Paul, the cost of goods is easy to determine for whomever is in the distribution chain. Simply find out what they paid for the goods to whomever supplied them. In Samsung, everyone at oral argument – including the Justices – agreed that Sec. 289 eliminated apportionment between the patented design and the product to which it was applied, going back to the original intent of the statute (in 1887). The Samsung case was “only” about determining the “component” to which the patented design was applied, for the purpose of calculating total profit to be paid to the design patent owner. Of course, dividing the total profit between the component and the end product was back door apportionment, but no one said that (except for Professor Janis in his amicus brief). The notorious car-cup holder hypothetical is taken into account by the one of the factors in the DoJ amicus brief, which advocated a 4-factor test for determining the article of manufacture. Every district court that has considered the issue post-Samsung has adopted the DoJ 4-factor test, including Columbia Sportswear now on appeal to the Federal Circuit. The second DoJ factor is the relative prominence of the design within the article as a whole. Presumably, a cup holder has a small, almost negligible visual significance compared to the car as a whole. See my recent article on a critique of the DoJ test: link to


                Thanks Perry, great to have your substantive comments discussion, and I loved your “back door apportionment” description for Samsung.


              Paul: The Sup. Ct. Samsung-Apple case requires apportionment, so that, to use the usual extreme example, a design patent on a car’s cup holder cannot collect profits on the sale of the entire car.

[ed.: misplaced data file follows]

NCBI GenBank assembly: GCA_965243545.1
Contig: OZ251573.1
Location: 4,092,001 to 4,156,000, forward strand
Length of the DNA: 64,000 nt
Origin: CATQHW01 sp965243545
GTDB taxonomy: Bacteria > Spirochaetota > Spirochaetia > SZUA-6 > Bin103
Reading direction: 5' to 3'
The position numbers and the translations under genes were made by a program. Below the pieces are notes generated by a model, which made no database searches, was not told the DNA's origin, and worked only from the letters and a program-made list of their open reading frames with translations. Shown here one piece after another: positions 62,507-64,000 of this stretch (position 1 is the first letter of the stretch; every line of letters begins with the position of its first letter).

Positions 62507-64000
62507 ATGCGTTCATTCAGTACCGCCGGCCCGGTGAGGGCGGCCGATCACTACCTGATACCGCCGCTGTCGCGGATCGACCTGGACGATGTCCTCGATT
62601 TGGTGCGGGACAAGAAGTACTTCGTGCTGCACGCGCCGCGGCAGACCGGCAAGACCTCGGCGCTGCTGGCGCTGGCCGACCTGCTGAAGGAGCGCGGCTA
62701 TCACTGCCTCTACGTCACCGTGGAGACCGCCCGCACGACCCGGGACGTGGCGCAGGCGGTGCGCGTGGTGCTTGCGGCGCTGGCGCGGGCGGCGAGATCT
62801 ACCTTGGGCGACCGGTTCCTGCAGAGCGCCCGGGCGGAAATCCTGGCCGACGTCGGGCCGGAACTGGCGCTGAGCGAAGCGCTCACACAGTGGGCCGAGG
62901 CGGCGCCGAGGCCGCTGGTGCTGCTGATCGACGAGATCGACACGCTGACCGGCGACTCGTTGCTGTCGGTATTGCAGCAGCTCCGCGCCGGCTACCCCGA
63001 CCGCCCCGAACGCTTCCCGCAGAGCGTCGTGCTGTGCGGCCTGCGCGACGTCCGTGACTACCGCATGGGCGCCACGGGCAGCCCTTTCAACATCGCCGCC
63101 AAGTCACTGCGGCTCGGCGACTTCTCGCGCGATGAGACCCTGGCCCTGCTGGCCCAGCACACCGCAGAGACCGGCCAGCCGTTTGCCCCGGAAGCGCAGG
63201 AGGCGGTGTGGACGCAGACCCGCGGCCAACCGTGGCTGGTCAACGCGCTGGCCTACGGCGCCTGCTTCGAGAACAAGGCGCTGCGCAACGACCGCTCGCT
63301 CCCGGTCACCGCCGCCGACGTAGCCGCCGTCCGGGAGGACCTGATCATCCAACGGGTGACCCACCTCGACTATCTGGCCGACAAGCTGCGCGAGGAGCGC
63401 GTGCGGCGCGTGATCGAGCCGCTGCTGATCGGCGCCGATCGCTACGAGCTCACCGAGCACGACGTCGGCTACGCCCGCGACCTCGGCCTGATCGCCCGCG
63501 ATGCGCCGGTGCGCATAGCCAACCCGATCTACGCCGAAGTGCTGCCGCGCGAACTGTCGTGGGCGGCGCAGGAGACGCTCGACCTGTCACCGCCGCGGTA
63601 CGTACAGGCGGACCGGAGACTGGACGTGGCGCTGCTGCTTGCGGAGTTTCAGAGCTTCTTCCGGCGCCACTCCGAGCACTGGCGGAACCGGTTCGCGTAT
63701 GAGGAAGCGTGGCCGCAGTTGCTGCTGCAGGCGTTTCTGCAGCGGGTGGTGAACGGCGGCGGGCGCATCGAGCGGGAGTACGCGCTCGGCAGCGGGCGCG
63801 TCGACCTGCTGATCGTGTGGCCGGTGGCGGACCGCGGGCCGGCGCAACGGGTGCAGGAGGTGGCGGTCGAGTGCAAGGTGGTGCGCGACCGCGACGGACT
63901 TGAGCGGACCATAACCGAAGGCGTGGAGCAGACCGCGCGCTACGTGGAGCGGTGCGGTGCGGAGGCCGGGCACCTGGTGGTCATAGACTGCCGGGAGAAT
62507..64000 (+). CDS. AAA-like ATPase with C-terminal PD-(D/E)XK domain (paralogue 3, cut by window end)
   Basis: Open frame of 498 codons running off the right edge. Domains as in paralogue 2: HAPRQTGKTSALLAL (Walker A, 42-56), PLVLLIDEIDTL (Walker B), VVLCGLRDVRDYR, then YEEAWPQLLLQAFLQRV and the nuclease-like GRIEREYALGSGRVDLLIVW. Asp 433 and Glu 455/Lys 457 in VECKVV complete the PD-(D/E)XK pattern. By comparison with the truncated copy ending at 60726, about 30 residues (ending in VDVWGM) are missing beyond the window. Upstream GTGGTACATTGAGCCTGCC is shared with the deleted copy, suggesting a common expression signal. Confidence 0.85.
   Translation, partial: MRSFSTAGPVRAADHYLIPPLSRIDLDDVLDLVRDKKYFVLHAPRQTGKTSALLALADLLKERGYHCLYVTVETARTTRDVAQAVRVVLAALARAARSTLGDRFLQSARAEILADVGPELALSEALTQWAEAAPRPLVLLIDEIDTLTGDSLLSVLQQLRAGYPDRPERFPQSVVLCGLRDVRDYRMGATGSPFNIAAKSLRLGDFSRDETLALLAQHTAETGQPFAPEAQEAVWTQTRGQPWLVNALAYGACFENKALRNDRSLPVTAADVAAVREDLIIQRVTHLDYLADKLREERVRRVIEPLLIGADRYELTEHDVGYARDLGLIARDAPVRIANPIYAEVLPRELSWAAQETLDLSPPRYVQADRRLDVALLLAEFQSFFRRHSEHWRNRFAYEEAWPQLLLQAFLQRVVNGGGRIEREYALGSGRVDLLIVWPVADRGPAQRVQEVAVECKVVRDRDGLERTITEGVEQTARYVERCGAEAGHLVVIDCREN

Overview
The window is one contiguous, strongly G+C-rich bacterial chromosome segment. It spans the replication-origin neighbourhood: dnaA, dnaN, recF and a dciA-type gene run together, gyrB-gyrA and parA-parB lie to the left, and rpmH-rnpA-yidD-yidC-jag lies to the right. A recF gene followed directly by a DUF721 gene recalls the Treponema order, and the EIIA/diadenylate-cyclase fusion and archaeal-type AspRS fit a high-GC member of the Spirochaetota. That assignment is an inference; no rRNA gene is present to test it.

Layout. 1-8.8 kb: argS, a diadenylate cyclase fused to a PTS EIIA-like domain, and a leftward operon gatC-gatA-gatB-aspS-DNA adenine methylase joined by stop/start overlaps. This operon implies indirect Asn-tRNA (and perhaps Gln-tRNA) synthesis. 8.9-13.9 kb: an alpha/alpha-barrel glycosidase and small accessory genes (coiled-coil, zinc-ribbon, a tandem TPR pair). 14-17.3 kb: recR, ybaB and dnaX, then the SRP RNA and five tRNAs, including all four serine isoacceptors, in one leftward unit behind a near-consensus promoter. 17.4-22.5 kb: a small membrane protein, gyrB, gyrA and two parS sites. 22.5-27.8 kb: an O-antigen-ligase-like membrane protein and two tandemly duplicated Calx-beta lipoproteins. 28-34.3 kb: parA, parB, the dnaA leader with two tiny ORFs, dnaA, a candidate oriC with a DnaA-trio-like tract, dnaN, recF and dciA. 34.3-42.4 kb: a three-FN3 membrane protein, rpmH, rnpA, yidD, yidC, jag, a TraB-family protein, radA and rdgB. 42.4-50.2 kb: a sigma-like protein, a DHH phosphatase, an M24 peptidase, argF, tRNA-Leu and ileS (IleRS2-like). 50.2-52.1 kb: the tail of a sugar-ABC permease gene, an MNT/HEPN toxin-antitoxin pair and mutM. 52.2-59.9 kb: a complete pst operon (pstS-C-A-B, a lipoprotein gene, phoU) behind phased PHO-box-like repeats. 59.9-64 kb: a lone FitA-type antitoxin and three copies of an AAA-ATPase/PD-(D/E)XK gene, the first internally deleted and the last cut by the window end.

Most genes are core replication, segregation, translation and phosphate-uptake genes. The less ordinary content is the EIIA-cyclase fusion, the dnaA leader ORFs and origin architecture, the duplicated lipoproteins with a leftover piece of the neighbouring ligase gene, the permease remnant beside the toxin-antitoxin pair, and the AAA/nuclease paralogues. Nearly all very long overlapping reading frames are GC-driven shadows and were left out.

There’s nothing “extreme” about this example. It’s a mundane example and a common fact pattern. There are thousands of design patents covering insubstantial aspects of items that sell for substantial amounts of money.

              Fining turnstyle jumpers (!) hundreds of dollars and charging them with criminal offenses that impact their ability to find work certainly “sends a message” but at some point justice and reality kick in to make a correction.

              link to

              To the extent Section 289 eliminated apportionment, it was irrational. Like section 101, sometimes the ludicrous failure of a statute doesn’t become evident until later. In part that’s because courts struggle to interpret the statute to impart some sense into it. In part it’s because there are incredibly greedy entitled “stakeholders” (and their mouthpieces) who will do and say anything to avoid discussing the in s@ nity of the statute because they know that fixing it will take time (especially if they also are opposed to fixing the worst aspects of the statute, which is how the patent maximalists operate).


                Your cognitive dissonance and one-bucketing of “patent maximalists” are noted.

                As is your apparent “the Ends justify the Means” when it comes to legislating from the bench.

                Real attorneys can recognize and respect the Rule of Law, even for laws that they may not like, or feel should be laws in the first place.

                1. Real attorneys can recognize and respect the Rule of Law

                  Real attorneys don’t run around spouting incoherent gibberish and screeching about “broken scoreboards” just because their super sh – tty client base is drying up faster than a popped pimple on a camel’s a$$.

                2. more misaimed and meaningless ad hominem from Malcolm…

                  I am shocked, shocked I tell you.